By David Blyweiss, M.D., Advanced Natural Wellness
January 24, 2022
Back in 2018 a video made the rounds on social media. It featured Odell Beckham, Jr., who was a wide-receiver for the New York Giants at the time. And he was having a horrible problem with muscle cramps, something that can be avoided with something as simple as drinking water.
But what did he have to say about it?
“I really don’t like water,” he said. “I’m trying, I really just don’t like it, when you get that stomach feeling, it’s all slushy. I’m trying to stay hydrated but sometimes I just gotta get an IV.”
Are you kidding me? You have the choice of drinking a few glasses of water and avoid muscle cramping altogether – or you can suffer through the cramps that will affect your game play, knowing you’ll need an IV – and you choose the latter?
The problem is, some people don’t like water. It has no flavor. It’s boring. They’d rather drink anything BUT water.
And then there are the people who just “forget” to drink it. They’re busy. They have easier access to other beverages. So on and so forth.
At last count, only about 22% of U.S. Adults were drinking the general recommendation of eight cups (64 ounces) or more of water each day. And this is well below the Institute of Medicine’s (IOM) official recommendation of 13 cups a day for men, and 9 cups a day for women.
There aren’t that many things that will not be improved with keeping yourself hydrated whether it’s a headache, whether you’re hungry, if you’re in pain… or just feel out of it. There are so many things that will get better just by drinking the water you need.
When You Need Water the Most
While you should consistently be hydrating your body, there are certain times when it is critical.
- When you have brain-fog. Even mild dehydration can decrease cognitive function, affect your concentration, reduce level of alertness and impair short-term memory.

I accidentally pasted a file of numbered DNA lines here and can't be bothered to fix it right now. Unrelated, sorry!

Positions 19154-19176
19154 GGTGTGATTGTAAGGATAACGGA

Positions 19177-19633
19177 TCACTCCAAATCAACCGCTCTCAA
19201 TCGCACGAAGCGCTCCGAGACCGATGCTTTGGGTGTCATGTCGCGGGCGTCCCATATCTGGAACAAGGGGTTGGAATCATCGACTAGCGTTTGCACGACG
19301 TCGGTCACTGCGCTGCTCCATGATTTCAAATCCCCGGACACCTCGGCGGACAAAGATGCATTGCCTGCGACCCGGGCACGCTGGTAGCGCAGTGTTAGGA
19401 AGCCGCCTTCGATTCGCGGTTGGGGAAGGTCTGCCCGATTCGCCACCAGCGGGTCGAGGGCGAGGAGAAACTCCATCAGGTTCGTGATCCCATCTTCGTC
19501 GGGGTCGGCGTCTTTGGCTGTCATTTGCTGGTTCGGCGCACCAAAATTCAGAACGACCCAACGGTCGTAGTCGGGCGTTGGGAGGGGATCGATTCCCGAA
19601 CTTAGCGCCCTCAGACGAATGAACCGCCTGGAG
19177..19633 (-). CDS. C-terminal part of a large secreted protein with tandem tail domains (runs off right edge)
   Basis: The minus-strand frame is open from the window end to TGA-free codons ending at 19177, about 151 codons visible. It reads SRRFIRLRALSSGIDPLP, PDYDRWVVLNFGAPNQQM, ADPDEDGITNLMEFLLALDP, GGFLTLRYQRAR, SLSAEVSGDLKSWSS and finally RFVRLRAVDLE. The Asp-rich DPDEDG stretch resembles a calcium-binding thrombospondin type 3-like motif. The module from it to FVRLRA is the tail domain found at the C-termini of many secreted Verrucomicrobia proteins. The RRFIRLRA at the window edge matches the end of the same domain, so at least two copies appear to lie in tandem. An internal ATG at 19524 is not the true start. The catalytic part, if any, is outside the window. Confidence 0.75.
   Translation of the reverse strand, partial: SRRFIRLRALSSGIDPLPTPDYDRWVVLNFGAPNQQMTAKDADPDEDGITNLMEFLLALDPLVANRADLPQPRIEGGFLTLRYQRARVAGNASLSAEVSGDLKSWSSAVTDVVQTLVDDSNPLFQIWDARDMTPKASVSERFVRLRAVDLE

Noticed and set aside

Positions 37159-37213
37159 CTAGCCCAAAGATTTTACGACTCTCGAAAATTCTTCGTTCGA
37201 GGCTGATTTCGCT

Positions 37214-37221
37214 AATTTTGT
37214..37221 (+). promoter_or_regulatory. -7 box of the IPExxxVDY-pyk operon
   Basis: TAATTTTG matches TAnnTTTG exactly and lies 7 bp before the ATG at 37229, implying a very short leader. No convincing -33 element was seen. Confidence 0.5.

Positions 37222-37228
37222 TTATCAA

- When you have a headache. Headaches, including migraines, are one of the first signs of dehydration.
- When you have a slump in energy. Dehydration is a known cause of low energy. Without enough water, your body can’t carry nutrients to the cells or carry away waste products.
- When you sweat. Sweat is basically water and salt. So the more you sweat, the more water your body loses. This can lead to dehydration. Always take along some water on hot, humid days and when you work out.
- When you’re sick. Vomiting, diarrhea and fever all deplete the fluids in your body. Drink up!
- When you have a kidney or urinary tract infection. Dehydration contributes to the formation of kidney stones and urinary tract infections. Stay well-hydrated to avoid them. But if you do get one, start slugging down the water.
- When you want to lose weight. if you replace your sugary drinks with water, it’s going to help keep your weight down. Plus, if you drink water throughout the day, it will help keep you feeling satiated.
- When traveling by plane. Airline cabins have very dry, recirculated air. And longer flights shift fluids to the lower extremities. This combination can lead to acute dehydration. Depending on the amount of time you expect to spend in the air, purchase one or two liters of water after passing security and drink about eight ounces every 30-60 minutes during the flight. Also, flying at 30,000 feet you lose about one pint of body water per hour from insensible water losses via your breath and skin.
How to Drink More Water Every Day
To start your day off right, you should have your first glass of water in the morning right after you pee. You’ve got to replace the fluids you just flushed down the toilet along with the fluids you lost overnight from breathing.
I know some people who leave a glass of water sitting on the bedstand overnight to make it easy to remember. So they drink their water warm in the morning. Other people like to get up and make a fresh glass with some lemon juice or a slice of orange in it.
The next thing to do is to make your water easily accessible. I generally have a glass of water on hand at all times, and I have a 16 ounce go-cup that I take with me whenever I leave the house.
If you’re at home and tend to forget to grab a glass of water every now and then, just prepare it in an insulated go-cup first thing in the morning and carry it around with you. Refill it whenever it gets empty. And if you’ll be out for the day, just take it along – whether you’re going to work, golfing or to get your errands done.
If you’re one of those people who “doesn’t like water,” try an all-natural water enhancer. Avoid the ones that have added fructose, artificial sweeteners and sugars. Or, if you’re fond of carbonated beverages, something like a SodaStream might work well for you.
The key is to just find ways to get more water into your body.
Goodman AB, Blanck HM, Sherry B, Park S, Nebeling L, Yaroch AL. Behaviors and attitudes associated with low drinking water intake among US adults, Food Attitudes and Behaviors Survey, 2007. Prev Chronic Dis. 2013 Apr 11;10:E51.
Popkin BM, D’Anci KE, Rosenberg IH. Water, hydration, and health. Nutr Rev. 2010;68(8):439-458.
Khorsha F, Mirzababaei A, Togha M, Mirzaei T. Association of drinking water and migraine headache severity. J Clin Neurosci. 2020;77:81-84.